Most birds perform some kind of courtship dance as a prelude to actual mating. There are many magnificent displays in the avian world. Think about what peacocks do in their foreplay to get the lady bird in the mood with their beautiful tails.
Roosters will try to lure and entice their mates by displaying their beauty as well. They attempt to attract their mates as they fan their wings in a romantic manner. This is called a wing drag or wing flicking. He will begin to make some croaking sounds as he gets closer to the hen.
The rooster performs a dance, circling the hen with his wing dropped stiffly towards the ground and quivering. As he circles around her making his croaking noise, she will either encourage him or try to come up with an escape plan. In a perfect situation the hen will daintily squat down and raise her shoulders to flatten out, welcoming him in every way.
The rooster then leaps onto her back and balances precariously with one foot on either side of her shoulders. This is called Threading. He grabs the female’s neck with his beak and pulls back her head. He then lowers his vent opening (cloaca) by sliding his tail under the hen and she pushes her vent opening to meet with his. There is no penetration. The sperm released from the male is taken into the vent by the female. From there the sperm travels up the oviduct where it awaits the release of an ovum. The sperm can be actively alive in the hen for more than two weeks. This whole sexual act takes about two seconds. When mating is done, the hen will rise, shake her feathers and go on with whatever she was doing beforehand.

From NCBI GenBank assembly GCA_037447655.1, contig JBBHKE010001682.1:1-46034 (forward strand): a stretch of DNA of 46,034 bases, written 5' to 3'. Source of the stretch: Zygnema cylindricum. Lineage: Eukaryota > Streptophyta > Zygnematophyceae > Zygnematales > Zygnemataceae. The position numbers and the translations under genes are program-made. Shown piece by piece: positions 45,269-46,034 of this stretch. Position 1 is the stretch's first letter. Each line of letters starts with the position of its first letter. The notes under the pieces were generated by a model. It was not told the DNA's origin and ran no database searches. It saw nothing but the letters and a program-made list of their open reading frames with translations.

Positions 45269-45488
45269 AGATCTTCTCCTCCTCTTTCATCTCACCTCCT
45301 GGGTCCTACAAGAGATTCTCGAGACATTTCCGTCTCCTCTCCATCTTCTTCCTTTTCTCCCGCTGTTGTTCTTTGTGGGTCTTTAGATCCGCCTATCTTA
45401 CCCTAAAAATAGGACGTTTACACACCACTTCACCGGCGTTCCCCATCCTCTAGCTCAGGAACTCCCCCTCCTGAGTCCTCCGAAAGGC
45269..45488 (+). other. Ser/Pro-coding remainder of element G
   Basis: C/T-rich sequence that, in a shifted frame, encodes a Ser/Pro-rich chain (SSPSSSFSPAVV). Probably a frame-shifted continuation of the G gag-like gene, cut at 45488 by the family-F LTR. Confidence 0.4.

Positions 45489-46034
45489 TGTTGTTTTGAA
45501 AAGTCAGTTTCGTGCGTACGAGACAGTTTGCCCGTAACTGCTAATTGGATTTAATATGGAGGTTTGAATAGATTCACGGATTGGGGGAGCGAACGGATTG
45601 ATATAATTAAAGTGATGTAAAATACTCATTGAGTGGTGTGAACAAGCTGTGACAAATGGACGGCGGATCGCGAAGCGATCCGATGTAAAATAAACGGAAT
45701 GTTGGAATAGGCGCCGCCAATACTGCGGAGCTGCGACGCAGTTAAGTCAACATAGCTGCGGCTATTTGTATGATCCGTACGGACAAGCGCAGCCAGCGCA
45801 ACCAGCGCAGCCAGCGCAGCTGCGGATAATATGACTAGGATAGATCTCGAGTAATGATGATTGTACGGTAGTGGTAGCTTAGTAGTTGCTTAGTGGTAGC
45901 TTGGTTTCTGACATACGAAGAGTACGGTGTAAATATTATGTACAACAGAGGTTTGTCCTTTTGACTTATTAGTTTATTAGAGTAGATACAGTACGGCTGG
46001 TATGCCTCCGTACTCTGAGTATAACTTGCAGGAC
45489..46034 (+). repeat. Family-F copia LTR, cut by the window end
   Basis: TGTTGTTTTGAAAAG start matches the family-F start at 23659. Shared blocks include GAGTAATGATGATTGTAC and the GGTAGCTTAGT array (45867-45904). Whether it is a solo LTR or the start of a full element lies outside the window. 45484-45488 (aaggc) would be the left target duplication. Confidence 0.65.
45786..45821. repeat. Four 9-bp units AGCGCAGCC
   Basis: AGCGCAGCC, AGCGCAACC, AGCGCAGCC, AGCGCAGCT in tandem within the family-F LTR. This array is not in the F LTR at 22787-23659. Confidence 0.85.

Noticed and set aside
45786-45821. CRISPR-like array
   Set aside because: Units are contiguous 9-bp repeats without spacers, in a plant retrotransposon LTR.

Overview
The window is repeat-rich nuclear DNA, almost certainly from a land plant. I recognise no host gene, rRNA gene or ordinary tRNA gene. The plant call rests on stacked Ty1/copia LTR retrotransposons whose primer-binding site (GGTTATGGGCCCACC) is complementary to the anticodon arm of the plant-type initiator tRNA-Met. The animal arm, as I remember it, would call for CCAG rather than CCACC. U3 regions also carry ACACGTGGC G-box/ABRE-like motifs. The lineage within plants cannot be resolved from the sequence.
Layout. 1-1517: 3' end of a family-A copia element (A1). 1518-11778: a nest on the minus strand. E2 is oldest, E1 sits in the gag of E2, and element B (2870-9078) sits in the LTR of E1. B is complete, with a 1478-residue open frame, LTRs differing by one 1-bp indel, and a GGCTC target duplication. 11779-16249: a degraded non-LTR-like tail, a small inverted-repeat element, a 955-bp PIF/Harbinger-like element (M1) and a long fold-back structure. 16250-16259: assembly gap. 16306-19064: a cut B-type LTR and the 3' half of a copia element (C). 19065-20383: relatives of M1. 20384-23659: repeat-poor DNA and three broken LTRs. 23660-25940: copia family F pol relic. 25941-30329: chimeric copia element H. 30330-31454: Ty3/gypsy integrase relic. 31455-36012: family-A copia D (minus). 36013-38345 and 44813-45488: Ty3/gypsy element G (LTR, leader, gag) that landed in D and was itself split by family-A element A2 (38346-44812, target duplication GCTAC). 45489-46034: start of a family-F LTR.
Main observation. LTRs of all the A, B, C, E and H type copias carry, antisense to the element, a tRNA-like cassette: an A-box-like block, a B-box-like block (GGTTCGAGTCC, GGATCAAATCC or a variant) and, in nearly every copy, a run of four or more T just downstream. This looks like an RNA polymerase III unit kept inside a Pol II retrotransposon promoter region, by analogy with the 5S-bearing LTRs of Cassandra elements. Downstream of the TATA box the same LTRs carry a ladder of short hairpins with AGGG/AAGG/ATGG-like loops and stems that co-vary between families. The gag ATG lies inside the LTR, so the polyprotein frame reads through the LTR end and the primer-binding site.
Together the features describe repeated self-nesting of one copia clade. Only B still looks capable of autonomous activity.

The female chicken does not have a separate vaginal structure. The vent or cloaca is used for both defecation and reproduction. The males also have a vent or cloaca but they do not have a penis to actually penetrate the hen. The rooster’s sexual organ is called the papilla. It is located inside of the bird, just inside of the vent. It looks like a small bump. Semen exits through it. Ducks have a penis but chickens do not.
A hen lays an egg every day or so regardless if there is a rooster around or not. In order for it to be a fertile egg, you will need the rooster to do his part. Each time a yolk ripens, the sperm will fertilize it provided it is in the hen’s oviduct. The white is created and then lastly the shell will form around the egg. A fertilized egg will have a dot surrounded by a ring around it which looks like a bullseye on the yolk. In an infertile egg there will only be a white dot. You can check this out by cracking open an egg and looking at it.
Chickens also engage in a little dance called “tid-bitting.” If a rooster finds a choice bit of food that looks really tasty, he bobs his head up and down and makes his “tid-bitting” call. He picks up the food and drops it repeatedly in order to attract the hen. He may even offer the morsel in his beak. It all looks very romantic and sweet but he is also establishing his role among the hens as a provider and leader.
There are many different recommendations as to how many hens per rooster to give you adequate fertility in your eggs. Most say eight to twelve hens per rooster. If you have a heavier breed, the ratio would be lower. If you have a smaller breed the ratio would be higher. If you would like more information on how to improve fertility in roosters check out this article.